What got me to the ARTfutures exhibit in the spring of 2007, wasn’t the much advertised tag line that touted this fair to be “the” most affordable leg-in to the world of collecting Contemporary Art, but the enthusiasm of my fellow colleagues and peers at Sotheby’s. Plus, the promise of a hot gastro-pub meal at the end of the night, Thai no less, wasn’t something that I, on my student staple of pasta and bread, was going to turn down.
So, off we went, with two line changes and over five tube stops, our enthusiastic bunch finally arriving at the Bloomberg Space over at Finsbury Park, with brollies in hand. We were greeted by a sight that has never quite left me. Imagine a fish market, dress up the fish mongers in the finest of garb, give them all posh accents or better yet have them chatter in a pick-n-mix of European languages, replace the fresh smell of the sea with an aroma of fine wine and perfume, and, the brash tones of bargaining with erudite whispers discussing the Art on the Walls in anthropomorphic tones and Voilà ! You have your Art Fair.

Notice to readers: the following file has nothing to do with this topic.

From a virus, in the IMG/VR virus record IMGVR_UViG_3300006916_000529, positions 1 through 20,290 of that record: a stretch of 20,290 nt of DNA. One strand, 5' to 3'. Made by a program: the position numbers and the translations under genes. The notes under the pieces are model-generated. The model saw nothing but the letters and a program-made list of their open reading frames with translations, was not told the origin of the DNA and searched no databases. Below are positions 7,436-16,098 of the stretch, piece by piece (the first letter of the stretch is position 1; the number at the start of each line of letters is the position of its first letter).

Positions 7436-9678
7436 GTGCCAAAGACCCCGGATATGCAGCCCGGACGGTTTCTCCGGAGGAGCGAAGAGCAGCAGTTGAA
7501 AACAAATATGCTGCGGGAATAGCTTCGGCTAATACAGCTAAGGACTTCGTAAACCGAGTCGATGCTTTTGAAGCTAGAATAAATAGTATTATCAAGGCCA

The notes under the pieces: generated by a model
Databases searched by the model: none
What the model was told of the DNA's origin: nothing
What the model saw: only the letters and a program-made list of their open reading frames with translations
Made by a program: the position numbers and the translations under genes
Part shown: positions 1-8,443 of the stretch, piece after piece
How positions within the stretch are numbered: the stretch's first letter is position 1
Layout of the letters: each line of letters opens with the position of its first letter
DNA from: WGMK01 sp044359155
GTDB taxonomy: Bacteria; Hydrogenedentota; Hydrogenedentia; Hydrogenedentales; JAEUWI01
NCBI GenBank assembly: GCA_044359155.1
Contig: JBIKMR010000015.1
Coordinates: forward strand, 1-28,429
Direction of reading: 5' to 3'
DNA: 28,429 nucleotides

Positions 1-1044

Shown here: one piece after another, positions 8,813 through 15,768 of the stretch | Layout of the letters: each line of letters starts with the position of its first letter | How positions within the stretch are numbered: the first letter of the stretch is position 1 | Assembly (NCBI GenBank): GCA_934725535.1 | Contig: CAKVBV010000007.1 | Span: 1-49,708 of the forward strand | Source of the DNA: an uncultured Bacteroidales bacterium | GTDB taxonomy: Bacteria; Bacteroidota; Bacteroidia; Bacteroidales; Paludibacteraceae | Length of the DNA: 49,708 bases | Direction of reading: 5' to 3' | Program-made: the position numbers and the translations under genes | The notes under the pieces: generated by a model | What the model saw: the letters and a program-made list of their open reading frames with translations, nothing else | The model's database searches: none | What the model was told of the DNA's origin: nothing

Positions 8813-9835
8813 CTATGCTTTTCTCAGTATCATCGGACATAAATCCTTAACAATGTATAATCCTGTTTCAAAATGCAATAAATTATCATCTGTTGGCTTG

The colourful melange of characters talking, trading, buying and critiquing the art on display, fascinated me then, and has become a go-to-memory I pull out before all my Art Fair visits.
In the vastness of what was showcased at this event, the prices to my naïve self, which ranged from £500 to £5000 (49,449 INR to 4,94,491 INR) seemed exorbitant. It was much later that I found the blurb on a tag in my bag of purchased goods that described this event organised by the Contemporary Art Society (http://www.contemporaryartsociety.org ) as follows :
“A unique and un-missable event in the contemporary art calendar, each year, the Contemporary Art Society handpicks work by approximately 100 artists to form an exhibition of work for sale. Selected through a combination of exhaustive research including studio visits, ARTfutures offers a truly unrivalled opportunity to buy contemporary art, selected by the UK’s leading non-profit agency for independent advice on contemporary collecting.”
The piece of art that converted my apprehension into a conviction to collect, was a work by the master-draughtsman, conceptual-commentator and painter, Oliver Clegg. His obvious fascination with Freud and Psychoanalysis called to my own academic readership, training and fascination for the subject. It went beyond all the frills, as promised on the tag.
When people ask me today – what drives your passion for collecting art, my answer is simple –
“It isn’t about the passion for me really, as that would inevitably fade, it’s the connection I feel with the work, like I’ve met an old friend, and its time we caught up!I am merely privileged and honoured to be playing host for a while.”